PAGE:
Review: Master of Sorrows

Master of Sorrows
The Silent Gods Book One
By Justin Call

You have heard the story before – of a young boy, orphaned through tragic circumstances, raised by a wise old man, who comes to a fuller knowledge of his magic and uses it to fight the great evil that threatens his world.

Among the Academy’s warrior-thieves, Annev de Breth is an outlier. Unlike his classmates who were stolen as infants from the capital city, Annev was born in the small village of Chaenbalu, was believed to be executed, and then unknowingly raised by his parents’ killers.

But what if the boy hero and the malevolent, threatening taint were one and the same?

What if the boy slowly came to realize he was the reincarnation of an evil god? Would he save the world . . . or destroy it?

Seventeen years later, Annev struggles with the burdens of a forbidden magic, a forgotten heritage, and a secret deformity. When he is subsequently caught between the warring ideologies of his priestly mentor and the Academy’s masters, he must choose between forfeiting his promising future at the Academy or betraying his closest friends. Each decision leads to a deeper dilemma, until Annev finds himself pressed into a quest he does not wish to fulfill.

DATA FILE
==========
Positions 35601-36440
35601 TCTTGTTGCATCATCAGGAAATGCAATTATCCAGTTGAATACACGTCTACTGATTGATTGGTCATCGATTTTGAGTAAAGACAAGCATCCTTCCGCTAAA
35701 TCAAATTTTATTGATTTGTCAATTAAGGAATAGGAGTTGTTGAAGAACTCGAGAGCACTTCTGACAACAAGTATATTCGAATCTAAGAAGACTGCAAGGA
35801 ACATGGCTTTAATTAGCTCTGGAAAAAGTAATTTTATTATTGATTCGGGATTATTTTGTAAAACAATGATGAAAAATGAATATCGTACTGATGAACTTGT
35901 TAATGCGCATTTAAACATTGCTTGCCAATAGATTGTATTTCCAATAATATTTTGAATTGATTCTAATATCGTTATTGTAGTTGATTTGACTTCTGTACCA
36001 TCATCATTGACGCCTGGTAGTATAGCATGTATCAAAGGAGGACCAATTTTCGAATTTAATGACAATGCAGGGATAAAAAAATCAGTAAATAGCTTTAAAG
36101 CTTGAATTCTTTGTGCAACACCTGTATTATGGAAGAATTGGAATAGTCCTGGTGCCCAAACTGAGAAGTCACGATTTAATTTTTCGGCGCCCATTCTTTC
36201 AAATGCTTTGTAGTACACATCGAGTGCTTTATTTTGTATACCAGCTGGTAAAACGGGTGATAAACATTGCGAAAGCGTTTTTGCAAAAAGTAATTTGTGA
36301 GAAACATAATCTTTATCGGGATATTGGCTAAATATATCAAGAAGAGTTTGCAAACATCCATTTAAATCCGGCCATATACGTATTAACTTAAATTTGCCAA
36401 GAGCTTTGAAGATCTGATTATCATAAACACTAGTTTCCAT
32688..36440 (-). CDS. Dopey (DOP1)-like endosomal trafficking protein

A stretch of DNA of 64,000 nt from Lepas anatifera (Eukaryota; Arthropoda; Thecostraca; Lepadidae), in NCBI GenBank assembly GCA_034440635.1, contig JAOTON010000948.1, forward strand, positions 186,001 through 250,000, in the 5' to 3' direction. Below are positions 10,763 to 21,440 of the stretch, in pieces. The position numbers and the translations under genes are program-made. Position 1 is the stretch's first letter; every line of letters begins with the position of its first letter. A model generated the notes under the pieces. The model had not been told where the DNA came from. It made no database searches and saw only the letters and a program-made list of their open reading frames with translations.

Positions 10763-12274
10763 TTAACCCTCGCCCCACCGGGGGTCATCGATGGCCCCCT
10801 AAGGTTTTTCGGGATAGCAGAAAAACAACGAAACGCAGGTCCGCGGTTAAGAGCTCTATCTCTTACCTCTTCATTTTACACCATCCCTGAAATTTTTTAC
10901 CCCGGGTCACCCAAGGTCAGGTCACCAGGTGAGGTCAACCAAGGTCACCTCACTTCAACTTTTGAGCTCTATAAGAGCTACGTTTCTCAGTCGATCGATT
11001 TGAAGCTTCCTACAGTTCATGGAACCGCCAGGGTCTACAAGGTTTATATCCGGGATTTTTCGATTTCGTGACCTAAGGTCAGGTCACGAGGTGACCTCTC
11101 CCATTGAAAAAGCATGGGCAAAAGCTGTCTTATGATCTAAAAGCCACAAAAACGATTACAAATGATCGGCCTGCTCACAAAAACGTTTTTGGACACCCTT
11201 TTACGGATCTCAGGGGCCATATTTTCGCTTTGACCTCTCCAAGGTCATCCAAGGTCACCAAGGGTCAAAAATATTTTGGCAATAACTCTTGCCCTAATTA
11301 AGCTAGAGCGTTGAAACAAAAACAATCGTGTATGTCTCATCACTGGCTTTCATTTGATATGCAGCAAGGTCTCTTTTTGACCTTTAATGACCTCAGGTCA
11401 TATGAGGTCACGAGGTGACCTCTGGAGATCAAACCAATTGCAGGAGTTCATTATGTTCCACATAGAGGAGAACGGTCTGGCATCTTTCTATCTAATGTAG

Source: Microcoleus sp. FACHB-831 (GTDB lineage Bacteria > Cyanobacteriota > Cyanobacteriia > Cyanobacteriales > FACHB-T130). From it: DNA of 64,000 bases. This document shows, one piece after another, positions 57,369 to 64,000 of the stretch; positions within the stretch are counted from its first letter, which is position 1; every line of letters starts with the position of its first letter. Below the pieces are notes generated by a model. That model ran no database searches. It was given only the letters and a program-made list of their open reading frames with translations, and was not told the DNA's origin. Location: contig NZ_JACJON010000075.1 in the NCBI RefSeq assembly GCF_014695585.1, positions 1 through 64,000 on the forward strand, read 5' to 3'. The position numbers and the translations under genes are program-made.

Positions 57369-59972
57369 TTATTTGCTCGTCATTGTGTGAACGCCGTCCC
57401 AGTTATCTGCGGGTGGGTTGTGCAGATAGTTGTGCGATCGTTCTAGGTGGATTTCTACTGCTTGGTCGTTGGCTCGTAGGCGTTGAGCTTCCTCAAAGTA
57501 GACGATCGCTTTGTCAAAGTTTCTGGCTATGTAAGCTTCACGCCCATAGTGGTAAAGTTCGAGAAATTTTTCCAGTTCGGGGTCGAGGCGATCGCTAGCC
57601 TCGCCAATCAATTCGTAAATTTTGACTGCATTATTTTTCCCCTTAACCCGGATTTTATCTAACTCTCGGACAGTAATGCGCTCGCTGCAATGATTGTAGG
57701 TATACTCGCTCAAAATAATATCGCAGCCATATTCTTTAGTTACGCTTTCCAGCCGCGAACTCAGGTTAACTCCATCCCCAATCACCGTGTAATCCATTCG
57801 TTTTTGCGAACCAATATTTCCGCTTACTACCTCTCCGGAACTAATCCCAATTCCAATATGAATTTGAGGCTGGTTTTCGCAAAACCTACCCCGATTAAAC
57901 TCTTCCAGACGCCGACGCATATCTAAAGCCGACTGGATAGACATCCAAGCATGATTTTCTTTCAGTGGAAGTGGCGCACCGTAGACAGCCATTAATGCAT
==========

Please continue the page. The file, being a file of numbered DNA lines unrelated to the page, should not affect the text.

Will he finally embrace the doctrine of his tutors, murder a stranger, and abandon his mentor? Or will he accept the more difficult truth of who he is . . . and the darker truth of what he may become . . .

448 pages
Published by Gollancz
Published on February 26th, 2019
Author’s webpage
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Master of Sorrows, a debut from Justin Call, is a gripping, edge-of-your-seat, hands-over-your-eyes, TENSE type of a read that is full awesome characters and brilliant lore and worldbuilding.

The main character Annev, is infuriatingly naive but the events of the book seed growth in him and I am really keen to see where Call takes him (and the other characters) next.

Also, the epilogue. Wow.

Master of Sorrows is a ‘masterful’ work of epic fantasy that harkens back to the feel of Robert Jordan, Terry Brooks and even David Eddings, while still holding the sensibilities of more modern fantasists like Brent Weeks and Brandon Sanderson.

Bring on book 2!

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